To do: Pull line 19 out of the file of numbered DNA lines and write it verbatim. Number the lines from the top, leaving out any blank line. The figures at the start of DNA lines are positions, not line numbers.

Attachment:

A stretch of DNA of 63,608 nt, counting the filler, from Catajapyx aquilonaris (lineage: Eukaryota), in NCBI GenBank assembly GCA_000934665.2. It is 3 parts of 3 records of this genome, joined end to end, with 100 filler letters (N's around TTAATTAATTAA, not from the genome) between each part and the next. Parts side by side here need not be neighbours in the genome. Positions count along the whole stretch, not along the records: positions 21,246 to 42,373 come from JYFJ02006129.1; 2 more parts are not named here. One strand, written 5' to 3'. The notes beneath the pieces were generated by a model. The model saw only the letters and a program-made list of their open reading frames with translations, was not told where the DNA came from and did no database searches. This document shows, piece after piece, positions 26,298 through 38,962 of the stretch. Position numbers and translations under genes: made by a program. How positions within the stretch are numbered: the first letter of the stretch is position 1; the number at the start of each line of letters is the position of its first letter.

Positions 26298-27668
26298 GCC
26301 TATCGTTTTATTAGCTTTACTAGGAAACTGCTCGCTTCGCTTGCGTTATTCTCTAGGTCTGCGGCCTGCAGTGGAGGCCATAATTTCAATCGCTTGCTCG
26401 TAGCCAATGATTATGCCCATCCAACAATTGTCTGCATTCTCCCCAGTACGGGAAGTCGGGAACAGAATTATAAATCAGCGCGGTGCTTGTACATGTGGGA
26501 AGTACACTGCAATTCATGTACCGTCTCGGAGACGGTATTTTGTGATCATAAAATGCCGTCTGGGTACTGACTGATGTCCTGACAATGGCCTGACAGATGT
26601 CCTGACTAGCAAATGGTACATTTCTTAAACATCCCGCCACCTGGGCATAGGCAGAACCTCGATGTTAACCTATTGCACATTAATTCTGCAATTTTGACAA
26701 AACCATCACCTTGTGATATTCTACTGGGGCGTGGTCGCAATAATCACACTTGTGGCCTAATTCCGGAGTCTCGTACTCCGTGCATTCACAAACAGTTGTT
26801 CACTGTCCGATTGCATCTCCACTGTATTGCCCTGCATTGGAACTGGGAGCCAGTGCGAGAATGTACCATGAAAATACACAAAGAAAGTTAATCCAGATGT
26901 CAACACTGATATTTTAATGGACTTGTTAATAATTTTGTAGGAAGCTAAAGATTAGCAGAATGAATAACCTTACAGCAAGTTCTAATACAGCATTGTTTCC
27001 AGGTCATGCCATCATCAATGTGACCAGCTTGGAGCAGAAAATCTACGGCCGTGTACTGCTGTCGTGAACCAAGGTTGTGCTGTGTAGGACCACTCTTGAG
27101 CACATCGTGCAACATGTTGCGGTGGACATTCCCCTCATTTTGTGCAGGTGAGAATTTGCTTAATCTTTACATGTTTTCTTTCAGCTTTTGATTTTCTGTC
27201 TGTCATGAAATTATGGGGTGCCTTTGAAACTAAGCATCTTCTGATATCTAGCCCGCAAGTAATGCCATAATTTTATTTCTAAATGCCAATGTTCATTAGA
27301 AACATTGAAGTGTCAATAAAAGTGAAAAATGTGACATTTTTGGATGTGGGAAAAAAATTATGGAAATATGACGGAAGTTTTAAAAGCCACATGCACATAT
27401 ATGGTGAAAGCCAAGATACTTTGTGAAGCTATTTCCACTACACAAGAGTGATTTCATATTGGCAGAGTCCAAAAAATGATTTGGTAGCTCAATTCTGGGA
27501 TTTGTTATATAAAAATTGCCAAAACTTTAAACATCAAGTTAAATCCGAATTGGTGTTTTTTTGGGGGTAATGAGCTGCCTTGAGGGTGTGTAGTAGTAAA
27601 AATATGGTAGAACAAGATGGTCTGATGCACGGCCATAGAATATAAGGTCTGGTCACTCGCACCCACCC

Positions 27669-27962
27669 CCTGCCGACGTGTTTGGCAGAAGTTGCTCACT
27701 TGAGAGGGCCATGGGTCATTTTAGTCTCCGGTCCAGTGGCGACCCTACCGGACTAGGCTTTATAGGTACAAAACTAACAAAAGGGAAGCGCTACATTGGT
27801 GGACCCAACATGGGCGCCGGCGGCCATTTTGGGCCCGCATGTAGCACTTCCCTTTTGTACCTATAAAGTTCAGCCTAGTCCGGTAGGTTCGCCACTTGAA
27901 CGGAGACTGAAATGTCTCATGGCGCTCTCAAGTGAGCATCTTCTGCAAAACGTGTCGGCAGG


27669 CCTGCCGACGTGTTTGGCAGAAGTTGCTCACT